One of the biggest indicators of children’s future attainment is their levels of communication and vocabulary in early childhood.

In 2003, Hart and Risley wrote about the ‘word gap’. ‘The Early Catastrophe: The 30 Million Word Gap by Age 3’, reported that children in different socio-economic groups display dramatic differences in their vocabularies at just 18 months. By 3 years old, this could result in as many as 30 million words! On average, this could mean that some children are 18 months behind their peers.

There was a post on social media recently stating “there’s no app to replace your lap” and I cannot put it any better! Modern life, TV, screens, expensive equipment and toys have sadly taken over some of the more traditional ways of interacting and learning opportunities.

The big ideas

How to Encourage Parents?
  • Stress the importance of interacting without screens or technology. Talking to babies and young children as well as playing, singing and sharing books, play a fundamental role in supporting early communication and language. They offer things that technology simply can’t.
  • Finger rhymes help build relationships, communication and proprioception. These activities are completely free – you could share some of the words of the songs you usually sing in your setting with parents!
  • Suggest using physical books. Children may enjoy digital books with adults, but accessing physical books helps children with skills such as building hand grasps to help with physical development.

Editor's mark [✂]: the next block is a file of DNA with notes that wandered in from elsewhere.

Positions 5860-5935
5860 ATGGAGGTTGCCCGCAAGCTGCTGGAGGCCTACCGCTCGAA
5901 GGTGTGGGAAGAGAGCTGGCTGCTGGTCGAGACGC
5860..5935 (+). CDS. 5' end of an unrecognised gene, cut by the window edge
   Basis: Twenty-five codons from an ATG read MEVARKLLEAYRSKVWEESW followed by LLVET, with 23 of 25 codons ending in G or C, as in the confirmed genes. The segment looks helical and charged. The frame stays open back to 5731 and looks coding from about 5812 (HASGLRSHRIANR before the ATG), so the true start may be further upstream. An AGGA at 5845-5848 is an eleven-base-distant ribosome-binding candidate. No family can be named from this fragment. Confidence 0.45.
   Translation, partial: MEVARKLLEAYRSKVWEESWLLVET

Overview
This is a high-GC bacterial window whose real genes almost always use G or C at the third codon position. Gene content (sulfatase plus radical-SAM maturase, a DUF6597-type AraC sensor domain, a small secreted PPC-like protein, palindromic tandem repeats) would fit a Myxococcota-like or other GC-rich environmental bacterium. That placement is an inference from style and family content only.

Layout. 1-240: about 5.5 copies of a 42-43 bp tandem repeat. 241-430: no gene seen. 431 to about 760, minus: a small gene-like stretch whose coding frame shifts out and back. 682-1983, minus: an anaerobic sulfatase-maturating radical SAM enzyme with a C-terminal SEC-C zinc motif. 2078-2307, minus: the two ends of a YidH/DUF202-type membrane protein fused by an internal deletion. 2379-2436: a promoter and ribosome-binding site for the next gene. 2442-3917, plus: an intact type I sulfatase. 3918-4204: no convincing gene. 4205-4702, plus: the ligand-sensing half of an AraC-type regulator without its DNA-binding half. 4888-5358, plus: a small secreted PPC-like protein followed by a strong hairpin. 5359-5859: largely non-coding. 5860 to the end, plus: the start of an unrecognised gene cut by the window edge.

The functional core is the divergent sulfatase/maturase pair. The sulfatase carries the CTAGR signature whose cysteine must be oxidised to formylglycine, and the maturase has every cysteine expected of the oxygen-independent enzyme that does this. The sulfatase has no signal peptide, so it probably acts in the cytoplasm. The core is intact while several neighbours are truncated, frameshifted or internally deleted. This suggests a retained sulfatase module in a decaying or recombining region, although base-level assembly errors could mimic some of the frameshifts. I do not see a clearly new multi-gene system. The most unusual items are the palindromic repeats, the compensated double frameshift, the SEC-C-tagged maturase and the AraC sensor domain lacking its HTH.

• Make it clear that singing voices or literacy skills aren’t important. Children love to spend time with their trusted adults, regardless of how well they sing or read.
  • Let them know that they can make it up as they go along. They can talk about the pictures in stories or make up completely new adventures – these are perfect for building communication and language skills!
download pdf
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Official Danish Government Reopening Advice

Guidance from the Danish Health Ministry, translated in full to English.

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UK Nursery Covid-19 Response Group Recommendations

The full recommendations from a working group of over 70 nursery chains in the UK.

Please note: here at Famly we love sharing creative activities for you to try with the children at your setting, but you know them best. Take the time to consider adaptions you might need to make so these activities are accessible and developmentally appropriate for the children you work with. Just as you ordinarily would, conduct risk assessments for your children and your setting before undertaking new activities, and ensure you and your staff are following your own health and safety guidelines.